dent of the local group. This will
bo the largest gathering of Lutheran
studebts and local c'hurch members
ever held in Eugene, said Hev. Win.
Schooler, the executive secretary of
the Oiegon associations.
Four Eugene Lutheran churches
will unite with the students in the
large union meeting to assist in
caring for the delegations of almost
a hundred students which are ex
pected to come from the Monmouth
and Corvallis organizations.
The program at the music build
ing will feature an address by Hev.
0. A. Bremer, the Lutheran stu
dent pastor at the University of
Washington; a violin solo by Helen
Elliot, accompanied by her sister,
Luella; the joint choir of 40 voices
representing the combined Lutheran
choirs of the city under the direc
tion ot Toni Kaarhus, assistant di
rector of the Eugene Uleemen; and
pipe organ selections by Ethel
Wicks, of Astoria. The presidents
of the visiting groups, and the Ore
gon student pastor will make brief
From the music building the stu
dents and the local people will jour
ney out to the Armitage picnic
grounds on the McKenzie river
where the ladies of the local
churches will provide a picnic din
ner for everyone. The afternoon
will be devoted to competitive sports
and other recreation, including swim
ming. A campfire supper of buns,
weiners, coffee and marshmallows
to be followed by a farewell pro
gram of songs will conclude the
day’s activities.
Local students who are assisting
‘Orthogon” wide angle lenses |
ijgivc clearest vision. Also in deli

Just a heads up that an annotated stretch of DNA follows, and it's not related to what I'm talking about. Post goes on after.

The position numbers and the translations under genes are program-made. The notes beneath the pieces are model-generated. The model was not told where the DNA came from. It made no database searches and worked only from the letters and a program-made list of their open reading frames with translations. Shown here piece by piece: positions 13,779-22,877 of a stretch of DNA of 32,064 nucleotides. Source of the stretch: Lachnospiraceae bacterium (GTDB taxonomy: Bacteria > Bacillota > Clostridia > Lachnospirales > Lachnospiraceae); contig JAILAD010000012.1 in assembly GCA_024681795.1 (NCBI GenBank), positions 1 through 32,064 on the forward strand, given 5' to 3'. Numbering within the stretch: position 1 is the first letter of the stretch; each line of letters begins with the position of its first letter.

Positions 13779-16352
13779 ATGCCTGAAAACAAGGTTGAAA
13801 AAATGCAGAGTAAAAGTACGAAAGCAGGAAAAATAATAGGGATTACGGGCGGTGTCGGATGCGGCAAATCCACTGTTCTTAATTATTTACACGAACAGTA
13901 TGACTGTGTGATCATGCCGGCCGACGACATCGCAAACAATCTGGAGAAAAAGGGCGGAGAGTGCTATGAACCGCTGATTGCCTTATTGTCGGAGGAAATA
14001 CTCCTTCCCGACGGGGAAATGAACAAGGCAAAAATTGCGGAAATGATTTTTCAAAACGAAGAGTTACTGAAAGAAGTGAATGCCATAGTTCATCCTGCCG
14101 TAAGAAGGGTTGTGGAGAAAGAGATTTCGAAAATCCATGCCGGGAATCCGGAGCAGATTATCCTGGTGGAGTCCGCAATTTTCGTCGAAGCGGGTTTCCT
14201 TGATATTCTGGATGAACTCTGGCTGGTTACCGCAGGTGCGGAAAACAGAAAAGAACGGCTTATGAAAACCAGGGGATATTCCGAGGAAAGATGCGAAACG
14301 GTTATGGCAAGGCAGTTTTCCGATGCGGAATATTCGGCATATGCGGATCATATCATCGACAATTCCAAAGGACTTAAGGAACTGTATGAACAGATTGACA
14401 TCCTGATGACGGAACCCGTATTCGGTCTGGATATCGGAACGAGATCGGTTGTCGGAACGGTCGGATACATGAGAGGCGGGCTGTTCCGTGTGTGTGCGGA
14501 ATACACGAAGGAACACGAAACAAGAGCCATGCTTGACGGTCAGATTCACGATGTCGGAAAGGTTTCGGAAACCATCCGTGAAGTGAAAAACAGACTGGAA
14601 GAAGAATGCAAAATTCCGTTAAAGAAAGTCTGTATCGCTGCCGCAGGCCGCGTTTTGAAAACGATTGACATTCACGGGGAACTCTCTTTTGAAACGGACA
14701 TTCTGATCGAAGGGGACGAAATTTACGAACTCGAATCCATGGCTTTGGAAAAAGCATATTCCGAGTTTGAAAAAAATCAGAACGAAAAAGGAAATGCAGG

neate shaded “Soft Lite.”
»1 rpj
921 UMamette St., Eugene i
At the Sign of the Big
Electric Spectacles
HV. alfrilfri] In3 fri!! frO Fri] fril 173 FFD ITrl nTl I nJ I nl ITvI HtJ (TH inlfnl fnl liilliJIru.
iii tliis affair arc Margaret Beistel,
Hatel llilbcrg, Luella Klliott, Nihla
Hines, Yerta Olson, Dean Beistel,
Clifford Stalsberg, and Hernnld Hoi
i tan.
Variety of New Books
Received at Library ,
Take your mind off the beat!
How? Why, read some of the newly
purchased books that have just ar
rived at the library.
There are two fascinating books
there by Harold Lamb that ought
to prove very entertaining. They
are “Genghis Khan” and “Tamer
Or “A Sea Chest” compiled by
C. Fox Smith ought tq have a cool
ing effect. This volume is an an
thology of ships and sailormen.
If you wish to peruse something
of a little more serious nature, try
“Charles Dickens,” a biography
from new sources of the famous
■English writer, by Ralph Straus.
“Our Recovery of Jesus” by Wal
ter E. Bundy, looks like a helpful
volume. Mr. Bundy is a professor
of the English Bible at De Pauw
Women Must Report
For Activity Records
The following girls are asked to
report at the dean of women’s of
fice immediately, in order to com
plete and close the year’s records
of student activities: 1
■Margaret Eraser, E t h e 1 i n d a
French, Erda Gehring, Mury Gold
smith, Madeline Goodall, Isabel
Uoodnough, Beatrice Green, Audrey
d Qafdmounff^ittme
Comedy Fables
11th at Alder
There's whip-steel speed
Mb, (Hr
in the Dayton Steel Racquet
ONE look at a Dayton tells
you why it’s the world’s
fastest. The steel frame and
strings are thinner and strong
er than wood and gut. That
means less air friction.
The same effort with a Day
ton drives your ballL20% faster
than with other racquets. It
actually gives you the jump on
speedier players.